NewsIdaho Back Roads


Access advocates push for law to punish illegal posting

Senate advances proposal
Posted at 3:27 PM, Feb 12, 2020
and last updated 2020-02-12 19:20:28-05

For the second year in a row, conservation groups are hoping for legislation that would discourage Idaho landowners from blocking access to public land, or illegally posting no trespassing signs.

Last week, the House Resources Committee declined to even print the bill. "It's really unusual that they will kill a piece of legislation before it is even given a bill number," said Brian Brooks of the Idaho Wildlife Federation. "Because when it's given a bill number, then the public can participate in the process of making law, and so they didn't even allow the people to comment on it."

This week, Boise Senator Fred Martin introduced it to the Senate Resources and Environment Committee. Brooks admits the proposal is a watered down version of legislation he pushed last year.

"The penalties for this bill are really benign," said Brooks. "They're not equal to the trespass law. So if you are claiming public land as private or installing a gate on a public road, the first violation is just a warning. The second is an infraction with a two hundred dollar fine, and the third is finally a misdemeanor, and there is no jail time."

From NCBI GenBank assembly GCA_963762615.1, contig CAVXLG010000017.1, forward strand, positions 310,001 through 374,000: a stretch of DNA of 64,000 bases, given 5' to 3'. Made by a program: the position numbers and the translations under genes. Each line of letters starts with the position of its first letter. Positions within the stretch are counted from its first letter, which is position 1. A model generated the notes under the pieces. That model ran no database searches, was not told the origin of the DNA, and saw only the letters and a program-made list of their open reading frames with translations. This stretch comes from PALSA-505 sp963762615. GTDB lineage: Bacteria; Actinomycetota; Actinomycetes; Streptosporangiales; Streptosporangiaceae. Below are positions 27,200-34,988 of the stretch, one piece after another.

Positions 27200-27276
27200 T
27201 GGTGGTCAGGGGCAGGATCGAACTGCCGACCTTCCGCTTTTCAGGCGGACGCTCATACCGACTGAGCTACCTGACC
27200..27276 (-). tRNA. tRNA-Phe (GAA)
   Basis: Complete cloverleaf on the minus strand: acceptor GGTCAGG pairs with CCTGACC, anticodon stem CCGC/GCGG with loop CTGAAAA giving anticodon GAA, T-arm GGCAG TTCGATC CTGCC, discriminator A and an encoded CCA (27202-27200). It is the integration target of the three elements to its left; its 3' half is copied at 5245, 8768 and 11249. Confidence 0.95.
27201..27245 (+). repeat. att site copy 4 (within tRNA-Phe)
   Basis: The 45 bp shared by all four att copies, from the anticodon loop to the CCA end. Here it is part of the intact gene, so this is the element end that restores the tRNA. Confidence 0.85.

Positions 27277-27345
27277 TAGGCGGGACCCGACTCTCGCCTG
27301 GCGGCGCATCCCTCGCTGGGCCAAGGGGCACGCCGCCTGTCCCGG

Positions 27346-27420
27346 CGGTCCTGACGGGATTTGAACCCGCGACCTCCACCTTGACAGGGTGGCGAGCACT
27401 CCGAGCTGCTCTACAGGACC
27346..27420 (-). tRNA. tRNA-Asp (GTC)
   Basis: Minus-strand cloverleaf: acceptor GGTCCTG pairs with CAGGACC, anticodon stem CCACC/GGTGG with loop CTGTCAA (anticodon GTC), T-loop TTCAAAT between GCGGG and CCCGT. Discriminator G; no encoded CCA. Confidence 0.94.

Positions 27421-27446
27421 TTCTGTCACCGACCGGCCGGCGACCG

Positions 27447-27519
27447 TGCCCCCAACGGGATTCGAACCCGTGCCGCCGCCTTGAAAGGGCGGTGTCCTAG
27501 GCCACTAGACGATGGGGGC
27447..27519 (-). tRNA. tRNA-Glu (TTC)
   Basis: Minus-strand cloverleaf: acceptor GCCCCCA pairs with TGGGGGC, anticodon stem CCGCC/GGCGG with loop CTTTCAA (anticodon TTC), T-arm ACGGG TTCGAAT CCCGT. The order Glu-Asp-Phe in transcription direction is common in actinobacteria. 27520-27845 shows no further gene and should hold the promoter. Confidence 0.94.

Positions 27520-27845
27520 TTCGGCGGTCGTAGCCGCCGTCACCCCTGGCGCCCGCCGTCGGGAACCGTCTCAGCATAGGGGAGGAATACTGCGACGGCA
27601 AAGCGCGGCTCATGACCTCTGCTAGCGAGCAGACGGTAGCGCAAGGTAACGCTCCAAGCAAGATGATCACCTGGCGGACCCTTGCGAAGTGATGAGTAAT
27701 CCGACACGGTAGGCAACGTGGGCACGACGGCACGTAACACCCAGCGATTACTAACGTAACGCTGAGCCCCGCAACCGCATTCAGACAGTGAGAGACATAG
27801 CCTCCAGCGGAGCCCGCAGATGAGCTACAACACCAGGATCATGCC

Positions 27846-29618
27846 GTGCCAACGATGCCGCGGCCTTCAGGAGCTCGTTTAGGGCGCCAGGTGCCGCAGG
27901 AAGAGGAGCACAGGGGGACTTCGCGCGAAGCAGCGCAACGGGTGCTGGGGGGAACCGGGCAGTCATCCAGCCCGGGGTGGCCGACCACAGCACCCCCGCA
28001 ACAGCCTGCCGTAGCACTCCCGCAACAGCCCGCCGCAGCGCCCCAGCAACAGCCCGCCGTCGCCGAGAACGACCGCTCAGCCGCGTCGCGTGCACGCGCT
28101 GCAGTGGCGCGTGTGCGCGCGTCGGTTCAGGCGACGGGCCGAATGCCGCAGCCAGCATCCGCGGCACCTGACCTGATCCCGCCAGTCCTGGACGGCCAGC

The legislation would also allow private citizens to sue anyone who illegally posts or blocks access to public land. Bert Brackett, a Magic Valley rancher, voiced concerns about the proposal, because some landowners, including himself, might have fences that are not necessarily on private property lines.

"What happened is Senator Brackett had said that it is likely that his own fences are not accurate," said Brooks. "And therefore he is in willful violation of claiming land that is not his."

A majority of the committee voted to print the proposal, but senators Mortimer, Bair and Johnson voted no.

Brooks hopes Idahoans who are concerned about losing access to public lands will study the proposal and contact their representatives.

"Just because you own land doesn't, shouldn't give you the right to claim public land as well," he said. "So if you want that kind of equity and you wanna maintain access and this great quality of life that Idaho offers all of us, I would suggest the public contact their representatives."

The proposal is now printed as S1317. Click here to read it.